'Ike's Soldiers' — Remember D-Day, those who served, and why

'Ike's Soldiers' — Remember D-Day, those who served, and why
© Eisenhower Library archives

“Every gun that is made, every warship launched, every rocket fired signifies, in the final sense, a theft from those who hunger and are not fed, those who are cold and are not clothed. This world in arms is not spending money alone. It is spending the sweat of its laborers, the genius of its scientists, the hopes of its children.

“The cost of one modern heavy bomber is this: a modern brick school in more than 30 cities. It is two electric power plants, each serving a town of 60,000 population. It is two fine, fully equipped hospitals. It is some 50 miles of concrete highway. … This, I repeat, is the best way of life to be found on the road the world has been taking. This is not a way of life at all, in any true sense. Under the cloud of threatening war, it is humanity hanging from a cross of iron.”

These words by President Dwight D. Eisenhower, in his “Chance for Peace” speech delivered April 16, 1953, echo the unimaginable toll of World War II — so incredible that estimates of the official death toll vary greatly. Anywhere between 65 million and 110 million people died, soldiers, civilians, Holocaust victims. It was a war that encompassed nearly every nation in some capacity. Few were able to escape its catastrophic grasp. What we must remember is that World War II was absolutely a global war, and a global sacrifice.

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In September 1958, Eisenhower’s voice boomed over radios across the country: “I know something about that war and I never want to see that history repeated. But, my fellow Americans, it certainly can be repeated if the peace-loving democratic nations again fearfully practice a policy of standing idly by while big aggressors use armed force to conquer the small and weak.” A champion of peace, Eisenhower also was a defender of the democratic way of life. His approach was one of bringing people together on common ground to achieve a larger purpose.

Our responsibility, as the descendants of survivors and heroes, is to remember this sacrifice in order to protect peace. We must pass down the stories of the soldiers who witnessed the worst face of humanity as if our lives depend on it, because they do. We must collect, preserve, share  and listen to these stories, so that we may never find ourselves in a world as dark as that again.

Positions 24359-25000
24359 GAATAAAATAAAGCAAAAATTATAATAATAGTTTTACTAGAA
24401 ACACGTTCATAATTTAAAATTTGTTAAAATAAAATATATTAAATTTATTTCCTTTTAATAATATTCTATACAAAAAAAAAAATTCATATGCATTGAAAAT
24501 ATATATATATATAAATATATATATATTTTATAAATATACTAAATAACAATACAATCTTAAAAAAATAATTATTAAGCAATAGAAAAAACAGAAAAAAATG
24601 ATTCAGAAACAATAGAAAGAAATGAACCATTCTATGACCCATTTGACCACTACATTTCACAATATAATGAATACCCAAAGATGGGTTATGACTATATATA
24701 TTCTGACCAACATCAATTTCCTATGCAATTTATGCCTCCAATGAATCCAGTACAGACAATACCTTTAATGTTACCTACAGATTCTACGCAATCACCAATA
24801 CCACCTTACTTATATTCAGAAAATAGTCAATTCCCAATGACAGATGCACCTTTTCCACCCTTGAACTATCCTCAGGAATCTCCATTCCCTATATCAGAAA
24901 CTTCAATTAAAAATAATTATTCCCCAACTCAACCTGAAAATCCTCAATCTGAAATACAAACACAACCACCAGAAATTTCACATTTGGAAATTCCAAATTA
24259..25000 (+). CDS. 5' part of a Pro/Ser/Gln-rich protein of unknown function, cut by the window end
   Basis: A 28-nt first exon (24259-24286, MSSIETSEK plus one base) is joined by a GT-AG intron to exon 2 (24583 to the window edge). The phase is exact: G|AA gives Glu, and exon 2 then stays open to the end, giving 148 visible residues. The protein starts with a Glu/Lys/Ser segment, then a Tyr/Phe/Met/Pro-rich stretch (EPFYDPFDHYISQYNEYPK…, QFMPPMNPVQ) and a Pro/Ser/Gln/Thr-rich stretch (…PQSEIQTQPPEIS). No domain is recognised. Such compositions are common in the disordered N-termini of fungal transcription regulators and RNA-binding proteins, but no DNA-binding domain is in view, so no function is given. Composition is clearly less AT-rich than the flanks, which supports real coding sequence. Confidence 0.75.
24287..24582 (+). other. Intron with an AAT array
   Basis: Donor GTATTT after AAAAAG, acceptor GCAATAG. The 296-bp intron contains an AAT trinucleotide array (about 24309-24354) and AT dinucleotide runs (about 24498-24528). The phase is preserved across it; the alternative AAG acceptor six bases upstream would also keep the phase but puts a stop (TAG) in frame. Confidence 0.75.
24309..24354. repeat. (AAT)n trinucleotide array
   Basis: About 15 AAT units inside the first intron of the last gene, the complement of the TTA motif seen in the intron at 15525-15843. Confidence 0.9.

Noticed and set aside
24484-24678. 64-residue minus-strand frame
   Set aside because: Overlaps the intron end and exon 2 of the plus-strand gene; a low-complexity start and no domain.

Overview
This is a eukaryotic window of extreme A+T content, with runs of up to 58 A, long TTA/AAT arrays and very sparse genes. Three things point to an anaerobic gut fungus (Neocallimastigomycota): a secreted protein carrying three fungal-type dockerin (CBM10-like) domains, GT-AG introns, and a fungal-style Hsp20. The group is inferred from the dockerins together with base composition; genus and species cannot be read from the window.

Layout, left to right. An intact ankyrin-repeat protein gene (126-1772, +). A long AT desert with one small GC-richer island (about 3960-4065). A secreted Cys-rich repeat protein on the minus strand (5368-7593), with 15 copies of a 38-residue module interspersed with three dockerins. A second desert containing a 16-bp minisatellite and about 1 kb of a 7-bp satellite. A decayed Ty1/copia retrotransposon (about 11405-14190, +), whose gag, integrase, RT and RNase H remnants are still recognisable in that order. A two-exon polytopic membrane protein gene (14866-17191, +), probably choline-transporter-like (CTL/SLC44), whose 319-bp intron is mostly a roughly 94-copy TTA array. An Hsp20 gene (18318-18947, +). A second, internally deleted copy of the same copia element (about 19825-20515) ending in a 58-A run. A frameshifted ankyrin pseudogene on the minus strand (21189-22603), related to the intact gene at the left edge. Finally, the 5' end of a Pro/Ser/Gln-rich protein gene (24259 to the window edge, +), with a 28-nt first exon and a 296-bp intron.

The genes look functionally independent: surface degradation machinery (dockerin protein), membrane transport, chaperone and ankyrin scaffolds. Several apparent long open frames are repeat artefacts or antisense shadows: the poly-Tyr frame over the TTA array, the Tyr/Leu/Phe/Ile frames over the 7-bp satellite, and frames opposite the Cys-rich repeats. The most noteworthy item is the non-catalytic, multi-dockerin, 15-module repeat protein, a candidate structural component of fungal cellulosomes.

June 6, 1944 — known as D-Day — signified the beginning of the end of the bloodiest war the world had ever experienced. Troops landed within 24 hours on five beaches code-named Utah, Omaha, Gold, Juno and Sword, along France’s Normandy coast.

The Eisenhower Foundation was established as “The National Foundation to Honor General Dwight D. Eisenhower and the United States Armed Forces.” The original purpose was to recognize the military achievements of Eisenhower, supreme commander of the armed forces in Europe, and to honor living and deceased members of the U.S. armed forces, particularly the men and women who served in World War II.

On June 4, 1952, the cornerstone of the Eisenhower Foundation — and what became the Eisenhower Presidential Museum — was laid. At the ceremony, Eisenhower explained that the purpose of the memorial was “not only to all of the servicemen of World War II, on whatever front or in whatever station they served, or in what uniform, but to the purpose of developing the citizenship. A respect for all of the great rights and privileges of American citizenship.”

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Through the years, our name has changed and our mission has evolved, but we remain true to Gen. Eisenhower’s original intent. This year we commemorate the 75th anniversary of D-Day and the people who saw it through. The Eisenhower Foundation, in partnership with the Eisenhower Presidential Library, will mark this anniversary with a week of commemorative activities in Abilene, Kan., Eisenhower’s home and final resting place.

We are proud to honor more than 60 World War II veterans, Rosie the Riveters, and Holocaust survivors as guests of honor for this milestone, bringing history to life for the next generation in a way that may never happen again. The wartime courage and contributions of these individuals, along with countless others, helped the United States and our Allies defeat the Axis forces, putting an end to the deadliest conflict in history.

Anyone can join this movement of remembrance by participating in our new initiative, Ike’s Soldiers, created to support Eisenhower’s legacy of respect for the heroes of World War II. Through this program, people can join us in honoring those who fought by collecting the stories of living World War II veterans so that we never forget.

Meredith Sleichter is executive director of the nonprofit Eisenhower Foundation, formed in 1945 after the Allied victory in Europe to create a memorial to Gen. Eisenhower. Follow on Twitter @EisenhowerFound.